Exposure, crevasses, avalanches – all the usual threats can be found on America’s most dangerous hikes. But there are also a few wildcards that can turn a walk in the park into a dice with death. In this post, Peter looks at the perilous trails where a spot of bad luck, small mistake or slight miscalculation can leave you seriously injured, or even dead.
6. Trekking the Fann Mountains of Tajikistan: all you need to know
Tajikistan is the smallest of the Central Asian republics. Landlocked, misshapen and squeezed by its neighbours, it has remained largely undiscovered by tourists even though it was at the centre of the Silk Road for much of its past. Following the collapse of the Soviet Union in 1991, the country descended into a devastating five-year civil war.
Fast forward nearly three decades and the tourism industry is still struggling to harness the country’s truly unique selling point: over 90% of its land is considered mountainous meaning that the best trekking in Central Asia is found in Tajikistan. In this post, Peter spends nine days trekking the Fann Mountains of Tajikistan, camping beside glittering emerald lakes, visiting remote mountain communities and crossing thrilling alpine passes.
7. Does using trekking poles really help?
Read Does using trekking poles really help?
On Peter’s above-mentioned trek through the Fann Mountains, he noticed that one member of the group hadn’t brought trekking poles. Peter – like every other hiker in the group – found this remarkable. They were all firm believers that trekking poles improved balance, reduced load on joints and muscles, aided with walking downhill and carrying heavy packs, and made you hike faster. None of them, however, knew any real facts to back up this received wisdom. In this post, Peter delves into the science in search of a conclusive answer.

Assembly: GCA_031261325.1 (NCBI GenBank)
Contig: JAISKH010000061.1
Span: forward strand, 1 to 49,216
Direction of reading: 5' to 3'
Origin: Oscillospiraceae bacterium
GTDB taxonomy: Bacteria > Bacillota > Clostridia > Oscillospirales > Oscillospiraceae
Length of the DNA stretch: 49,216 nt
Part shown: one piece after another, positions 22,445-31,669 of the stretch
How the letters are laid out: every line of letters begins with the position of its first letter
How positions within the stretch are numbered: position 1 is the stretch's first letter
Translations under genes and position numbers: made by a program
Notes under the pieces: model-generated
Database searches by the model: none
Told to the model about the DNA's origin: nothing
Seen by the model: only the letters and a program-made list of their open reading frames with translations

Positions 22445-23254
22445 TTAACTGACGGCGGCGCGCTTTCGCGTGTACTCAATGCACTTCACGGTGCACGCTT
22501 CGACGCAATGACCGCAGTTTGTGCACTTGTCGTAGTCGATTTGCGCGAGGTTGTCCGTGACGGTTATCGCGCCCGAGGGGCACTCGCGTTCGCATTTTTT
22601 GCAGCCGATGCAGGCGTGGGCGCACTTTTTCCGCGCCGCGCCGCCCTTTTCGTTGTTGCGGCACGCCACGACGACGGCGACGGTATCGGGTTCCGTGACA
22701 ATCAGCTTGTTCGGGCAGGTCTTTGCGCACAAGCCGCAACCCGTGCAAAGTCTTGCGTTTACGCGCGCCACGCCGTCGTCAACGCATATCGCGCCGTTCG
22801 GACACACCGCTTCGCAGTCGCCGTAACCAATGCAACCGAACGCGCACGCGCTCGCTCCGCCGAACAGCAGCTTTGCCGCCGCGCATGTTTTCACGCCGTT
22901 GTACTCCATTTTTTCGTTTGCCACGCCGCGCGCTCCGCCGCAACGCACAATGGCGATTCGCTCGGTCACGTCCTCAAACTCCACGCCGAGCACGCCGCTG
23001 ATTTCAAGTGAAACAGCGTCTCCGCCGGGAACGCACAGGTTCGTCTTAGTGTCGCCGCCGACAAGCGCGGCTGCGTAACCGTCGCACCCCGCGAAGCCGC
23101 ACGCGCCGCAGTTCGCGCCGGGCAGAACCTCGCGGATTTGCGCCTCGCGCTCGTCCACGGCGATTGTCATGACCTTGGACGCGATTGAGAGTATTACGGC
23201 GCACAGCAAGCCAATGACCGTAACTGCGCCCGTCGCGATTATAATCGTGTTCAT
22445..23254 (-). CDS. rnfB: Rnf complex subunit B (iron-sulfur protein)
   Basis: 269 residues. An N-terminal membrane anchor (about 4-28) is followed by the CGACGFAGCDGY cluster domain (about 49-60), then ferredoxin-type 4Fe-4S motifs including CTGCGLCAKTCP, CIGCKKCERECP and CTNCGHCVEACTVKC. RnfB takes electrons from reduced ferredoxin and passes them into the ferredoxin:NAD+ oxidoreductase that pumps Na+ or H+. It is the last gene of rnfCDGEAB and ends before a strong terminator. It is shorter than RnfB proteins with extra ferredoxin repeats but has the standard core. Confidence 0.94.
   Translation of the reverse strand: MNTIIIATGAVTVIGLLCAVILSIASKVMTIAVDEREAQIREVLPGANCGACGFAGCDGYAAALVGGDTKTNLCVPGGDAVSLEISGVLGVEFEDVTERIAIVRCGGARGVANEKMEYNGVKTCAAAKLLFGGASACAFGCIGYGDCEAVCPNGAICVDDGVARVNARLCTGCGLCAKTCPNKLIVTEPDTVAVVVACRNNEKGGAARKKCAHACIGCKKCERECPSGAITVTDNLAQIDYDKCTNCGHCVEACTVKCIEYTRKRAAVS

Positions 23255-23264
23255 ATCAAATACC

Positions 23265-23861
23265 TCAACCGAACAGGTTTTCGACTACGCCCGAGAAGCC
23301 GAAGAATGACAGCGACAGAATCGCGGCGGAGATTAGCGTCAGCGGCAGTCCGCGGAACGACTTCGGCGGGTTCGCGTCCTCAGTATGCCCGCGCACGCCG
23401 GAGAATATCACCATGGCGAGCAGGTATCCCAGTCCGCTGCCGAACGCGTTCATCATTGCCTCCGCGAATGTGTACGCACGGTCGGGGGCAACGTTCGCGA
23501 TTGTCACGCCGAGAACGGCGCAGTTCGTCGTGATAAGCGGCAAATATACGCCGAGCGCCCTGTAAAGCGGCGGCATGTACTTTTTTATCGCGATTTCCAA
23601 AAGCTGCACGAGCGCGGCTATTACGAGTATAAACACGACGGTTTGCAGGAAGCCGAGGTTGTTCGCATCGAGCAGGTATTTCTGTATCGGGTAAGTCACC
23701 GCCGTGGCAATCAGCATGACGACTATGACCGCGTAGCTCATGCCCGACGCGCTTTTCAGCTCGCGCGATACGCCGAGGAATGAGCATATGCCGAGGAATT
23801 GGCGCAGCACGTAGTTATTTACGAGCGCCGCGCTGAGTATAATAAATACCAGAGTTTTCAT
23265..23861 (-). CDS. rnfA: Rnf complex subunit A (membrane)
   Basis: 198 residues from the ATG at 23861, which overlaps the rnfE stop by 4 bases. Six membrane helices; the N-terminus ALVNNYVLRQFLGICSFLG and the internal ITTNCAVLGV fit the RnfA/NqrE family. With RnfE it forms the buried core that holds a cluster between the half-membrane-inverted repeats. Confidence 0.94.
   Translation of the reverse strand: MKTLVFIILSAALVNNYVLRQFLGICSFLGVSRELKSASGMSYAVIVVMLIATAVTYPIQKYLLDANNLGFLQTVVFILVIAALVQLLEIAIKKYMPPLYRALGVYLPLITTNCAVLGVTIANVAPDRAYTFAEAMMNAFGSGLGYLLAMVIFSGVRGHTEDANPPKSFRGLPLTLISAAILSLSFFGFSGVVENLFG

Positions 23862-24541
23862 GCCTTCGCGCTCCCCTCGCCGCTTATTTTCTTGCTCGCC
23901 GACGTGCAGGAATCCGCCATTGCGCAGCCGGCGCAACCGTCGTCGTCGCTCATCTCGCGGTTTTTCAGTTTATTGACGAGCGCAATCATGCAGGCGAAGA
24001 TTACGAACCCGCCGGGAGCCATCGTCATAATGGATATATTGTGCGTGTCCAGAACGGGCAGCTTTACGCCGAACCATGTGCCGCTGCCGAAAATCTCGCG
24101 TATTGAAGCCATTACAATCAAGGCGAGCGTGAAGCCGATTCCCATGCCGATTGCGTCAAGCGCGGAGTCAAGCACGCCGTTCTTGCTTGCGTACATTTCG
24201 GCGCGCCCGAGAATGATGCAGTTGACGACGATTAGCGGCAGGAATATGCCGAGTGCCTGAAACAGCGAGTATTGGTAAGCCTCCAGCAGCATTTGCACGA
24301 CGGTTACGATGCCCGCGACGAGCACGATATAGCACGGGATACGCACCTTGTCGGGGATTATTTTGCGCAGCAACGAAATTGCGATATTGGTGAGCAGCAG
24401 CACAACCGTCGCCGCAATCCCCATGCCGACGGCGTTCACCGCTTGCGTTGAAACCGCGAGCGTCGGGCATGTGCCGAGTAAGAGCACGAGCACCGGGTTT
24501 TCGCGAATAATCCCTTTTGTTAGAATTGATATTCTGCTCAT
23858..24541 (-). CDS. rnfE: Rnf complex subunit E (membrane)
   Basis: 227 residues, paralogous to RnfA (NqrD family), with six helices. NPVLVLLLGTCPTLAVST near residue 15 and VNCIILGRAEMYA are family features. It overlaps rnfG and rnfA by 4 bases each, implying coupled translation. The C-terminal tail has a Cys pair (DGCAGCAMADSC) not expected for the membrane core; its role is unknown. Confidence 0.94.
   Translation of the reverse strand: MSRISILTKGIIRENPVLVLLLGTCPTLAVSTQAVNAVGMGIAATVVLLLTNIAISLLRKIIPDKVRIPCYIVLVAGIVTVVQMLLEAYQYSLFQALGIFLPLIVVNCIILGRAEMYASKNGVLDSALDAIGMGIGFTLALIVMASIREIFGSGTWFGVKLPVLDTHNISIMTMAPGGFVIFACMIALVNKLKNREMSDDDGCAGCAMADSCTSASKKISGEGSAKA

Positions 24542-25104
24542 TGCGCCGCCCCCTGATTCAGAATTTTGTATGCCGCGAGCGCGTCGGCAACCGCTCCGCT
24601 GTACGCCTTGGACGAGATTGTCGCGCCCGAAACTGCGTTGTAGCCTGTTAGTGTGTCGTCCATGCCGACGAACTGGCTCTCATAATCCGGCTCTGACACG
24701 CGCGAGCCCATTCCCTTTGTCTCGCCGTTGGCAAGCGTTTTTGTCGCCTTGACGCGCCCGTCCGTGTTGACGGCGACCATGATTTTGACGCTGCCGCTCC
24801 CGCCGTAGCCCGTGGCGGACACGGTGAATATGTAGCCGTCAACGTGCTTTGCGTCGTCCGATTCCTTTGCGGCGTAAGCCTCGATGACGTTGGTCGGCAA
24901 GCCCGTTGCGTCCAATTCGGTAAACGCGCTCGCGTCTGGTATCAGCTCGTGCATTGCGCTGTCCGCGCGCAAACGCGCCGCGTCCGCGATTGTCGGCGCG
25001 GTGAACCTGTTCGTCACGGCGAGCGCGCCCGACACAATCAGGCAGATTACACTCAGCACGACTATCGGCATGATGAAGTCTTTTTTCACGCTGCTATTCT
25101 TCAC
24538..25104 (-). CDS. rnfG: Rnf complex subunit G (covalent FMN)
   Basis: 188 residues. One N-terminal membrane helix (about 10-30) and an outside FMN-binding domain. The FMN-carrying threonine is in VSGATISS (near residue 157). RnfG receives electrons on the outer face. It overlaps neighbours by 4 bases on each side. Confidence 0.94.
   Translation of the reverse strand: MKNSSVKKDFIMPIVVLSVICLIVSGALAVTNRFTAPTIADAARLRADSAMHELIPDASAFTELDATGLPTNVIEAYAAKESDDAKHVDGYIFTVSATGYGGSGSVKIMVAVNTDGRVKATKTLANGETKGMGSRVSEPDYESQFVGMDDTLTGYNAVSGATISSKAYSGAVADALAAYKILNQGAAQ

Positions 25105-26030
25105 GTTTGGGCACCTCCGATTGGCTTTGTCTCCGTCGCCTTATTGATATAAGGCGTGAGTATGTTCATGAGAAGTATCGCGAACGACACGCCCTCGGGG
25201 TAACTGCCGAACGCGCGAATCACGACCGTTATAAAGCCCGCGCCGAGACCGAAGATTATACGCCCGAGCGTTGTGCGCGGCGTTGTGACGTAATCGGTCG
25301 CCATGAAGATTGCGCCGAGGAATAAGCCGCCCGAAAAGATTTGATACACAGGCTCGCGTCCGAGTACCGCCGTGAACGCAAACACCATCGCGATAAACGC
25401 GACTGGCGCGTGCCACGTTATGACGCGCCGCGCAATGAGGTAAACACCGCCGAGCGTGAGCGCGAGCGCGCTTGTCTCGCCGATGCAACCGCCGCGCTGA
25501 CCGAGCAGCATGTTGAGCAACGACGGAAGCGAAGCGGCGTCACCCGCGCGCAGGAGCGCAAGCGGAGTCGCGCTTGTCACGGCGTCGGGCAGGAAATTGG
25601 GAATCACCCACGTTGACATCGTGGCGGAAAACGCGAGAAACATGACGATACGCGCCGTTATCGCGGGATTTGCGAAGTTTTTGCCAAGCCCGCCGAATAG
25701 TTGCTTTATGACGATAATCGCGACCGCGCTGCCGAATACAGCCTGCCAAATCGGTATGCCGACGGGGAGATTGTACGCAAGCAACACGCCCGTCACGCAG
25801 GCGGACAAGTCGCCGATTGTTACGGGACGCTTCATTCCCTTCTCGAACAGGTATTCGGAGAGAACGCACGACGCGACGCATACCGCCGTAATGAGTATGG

8. Most active volcanoes in the world
Read Most active volcanoes in the world
Nature has many fearsome wonders – earthquakes, hurricanes, tsunamis – but none so fearsome as the most active volcanoes in the world. These hellish peaks feature in tales of ardour and heroism, loom over humble settlements and whisper threats of violence and destruction. Though potentially lethal, they hold a magnetic beauty that thrillseekers find irresistible.
Peter and I have visited two active volcanoes – Mount Yasur in Vanuatu and Erta Ale in Ethiopia – and can attest to their deadly beauty. In this post, we chart their most active peers from across the globe.
9. How to visit the San Blas Islands from Panama City
Read How to visit the San Blas Islands from Panama City
From remote islands in the South Pacific to private resorts in the Indian Ocean, we thought that we had seen the best beaches in the world – and then we washed up on Isla Pelícano in the San Blas Islands of Panama.
Though rustic, this blindingly beautiful archipelago mixes it with the world’s most luxurious beach destinations. In this post, Peter shares how you too can visit this Panamanian paradise, including stops at Isla Pelícano, a tiny island with a simple cafe serving cocktails and cold drinks, and Piscina Naturales, a natural ‘swimming pool’ in the middle of the sea.
10. Tips for visiting Tikal in Guatemala: 11 dos and don’ts
Mexico’s Chichén Itzá may be a world wonder and receive far more visitors, but there are few ancient ruins more atmospheric than Tikal in Guatemala. The steep limestone pyramids of these Maya ruins tower above the steamy rainforest and are imposing from every angle. On the jungle floor, mysterious burial sites and fortifications are carpeted in slippery moss while giant roots and twisting vines envelop the foundations of the great temples. In this post, Peter shares his tips for visiting these world-class ruins.
Enjoyed this post? pin it for later…
Lead image: Atlas & Boots
Fuente de contenido